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Rory Sabbatini: Head Behind The Ball

The aggressive, brash and exciting Rory Sabbatini seems to have bounced back en route to winning the Honda Classic this year. Sabbatini's golf swing has never looked better, and when he's playing well, he's easily among the toughest competitors to beat on the PGA Tour.

At 35-years-old, Sabbatini has a swing that reflects the motion more associated with classic swings of the '60s, '70s and '80s. His big backswing and wrist hinge is supplanted by a fast unhinging of the wrists and a reverse-C followthrough.

What can you learn from Sabbatini? Check out the photo of him just before and at impact. There are two things going on here that you can emulate. First, notice the amount of hinge in Sabbatini's wrist before he makes impact. This is what's referred to as "lag" in the swing. More lag tends to mean the hands will release the club really quick and with a lot of clubhead speed. Second, check out Sabbatini's head position throughout his swing. Not only does it stay stable, but you can clearly see that his head is behind the ball at impact. Upon closer inspection, you can see that his head actually swivels and turns as his upper body does during the swing. By doing this, Sabbatini can swing more successfully with his arms in front of his chest. If he were to keep his head "down" as some mistakenly say you should, he'd restrict his rotation on the downswing and would not be able to extend as well as he does through the shot. David Duval and Annika Sorenstam do this too, even more than Sabbatini is demonstrating here.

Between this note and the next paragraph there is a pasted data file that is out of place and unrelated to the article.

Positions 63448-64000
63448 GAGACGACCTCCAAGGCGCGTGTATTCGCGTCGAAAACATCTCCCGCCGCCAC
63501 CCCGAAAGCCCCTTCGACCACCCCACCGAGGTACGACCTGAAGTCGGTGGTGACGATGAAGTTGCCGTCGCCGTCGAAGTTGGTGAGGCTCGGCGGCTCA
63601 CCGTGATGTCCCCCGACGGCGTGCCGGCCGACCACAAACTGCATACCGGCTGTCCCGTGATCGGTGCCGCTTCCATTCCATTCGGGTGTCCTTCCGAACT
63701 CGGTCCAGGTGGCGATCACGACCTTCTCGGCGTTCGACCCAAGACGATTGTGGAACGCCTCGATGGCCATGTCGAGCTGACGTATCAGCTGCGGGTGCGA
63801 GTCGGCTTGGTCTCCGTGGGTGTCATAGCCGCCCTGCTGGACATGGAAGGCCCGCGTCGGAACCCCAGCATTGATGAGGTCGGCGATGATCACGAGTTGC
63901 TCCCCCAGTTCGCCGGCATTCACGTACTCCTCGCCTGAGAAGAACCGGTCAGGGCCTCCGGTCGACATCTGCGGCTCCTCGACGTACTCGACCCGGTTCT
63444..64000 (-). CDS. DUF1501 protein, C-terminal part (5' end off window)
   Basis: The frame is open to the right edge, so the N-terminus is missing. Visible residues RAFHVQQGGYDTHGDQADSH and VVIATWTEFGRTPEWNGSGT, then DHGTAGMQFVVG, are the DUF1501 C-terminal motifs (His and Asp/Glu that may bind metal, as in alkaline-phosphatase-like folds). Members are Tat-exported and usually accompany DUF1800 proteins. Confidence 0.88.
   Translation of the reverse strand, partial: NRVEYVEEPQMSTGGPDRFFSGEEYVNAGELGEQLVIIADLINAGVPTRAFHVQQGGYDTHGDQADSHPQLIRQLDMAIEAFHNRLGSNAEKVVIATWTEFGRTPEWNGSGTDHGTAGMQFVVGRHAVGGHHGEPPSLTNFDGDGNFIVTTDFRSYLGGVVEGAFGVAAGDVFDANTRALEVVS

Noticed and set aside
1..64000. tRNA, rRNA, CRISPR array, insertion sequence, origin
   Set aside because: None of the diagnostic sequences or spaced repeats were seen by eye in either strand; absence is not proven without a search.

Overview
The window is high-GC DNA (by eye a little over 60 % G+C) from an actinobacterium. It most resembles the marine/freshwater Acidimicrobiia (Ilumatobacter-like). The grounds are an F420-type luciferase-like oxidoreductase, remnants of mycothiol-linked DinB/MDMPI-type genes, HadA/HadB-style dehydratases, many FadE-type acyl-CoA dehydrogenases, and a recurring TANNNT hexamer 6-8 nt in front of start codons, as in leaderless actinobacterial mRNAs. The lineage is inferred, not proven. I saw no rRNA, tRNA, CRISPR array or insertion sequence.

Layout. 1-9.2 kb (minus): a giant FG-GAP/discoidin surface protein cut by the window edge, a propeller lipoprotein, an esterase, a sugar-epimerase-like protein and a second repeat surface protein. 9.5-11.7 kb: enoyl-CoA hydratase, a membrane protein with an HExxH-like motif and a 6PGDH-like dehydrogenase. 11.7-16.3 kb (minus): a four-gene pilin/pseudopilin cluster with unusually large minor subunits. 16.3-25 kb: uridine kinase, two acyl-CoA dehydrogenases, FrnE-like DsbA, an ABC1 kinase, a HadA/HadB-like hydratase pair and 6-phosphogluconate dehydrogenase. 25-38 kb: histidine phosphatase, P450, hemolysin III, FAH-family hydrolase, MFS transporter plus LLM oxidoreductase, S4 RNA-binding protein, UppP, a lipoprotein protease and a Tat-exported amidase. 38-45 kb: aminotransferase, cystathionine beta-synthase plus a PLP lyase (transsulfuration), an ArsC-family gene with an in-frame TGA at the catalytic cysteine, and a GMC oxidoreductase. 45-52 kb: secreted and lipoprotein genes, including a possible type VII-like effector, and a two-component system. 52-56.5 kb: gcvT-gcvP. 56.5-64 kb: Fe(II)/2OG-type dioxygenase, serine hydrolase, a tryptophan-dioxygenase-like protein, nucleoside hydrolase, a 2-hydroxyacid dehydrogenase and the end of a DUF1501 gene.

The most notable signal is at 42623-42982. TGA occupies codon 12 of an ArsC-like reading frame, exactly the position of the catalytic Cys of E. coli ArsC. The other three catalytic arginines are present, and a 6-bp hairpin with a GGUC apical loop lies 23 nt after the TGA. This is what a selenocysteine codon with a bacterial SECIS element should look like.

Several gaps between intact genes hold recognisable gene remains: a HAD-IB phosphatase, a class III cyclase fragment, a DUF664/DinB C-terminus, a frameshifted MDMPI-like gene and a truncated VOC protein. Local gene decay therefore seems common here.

Better players often will tell you that the key to hitting better shots is to think of one good element of the swing and try to perfect it. Try keeping your head stable and allowing it to rotate with the upper body. It works!

Zach Allen, PGA, teaches players of all levels at DeBell Golf Club in Burbank, Calif. For more information, visit


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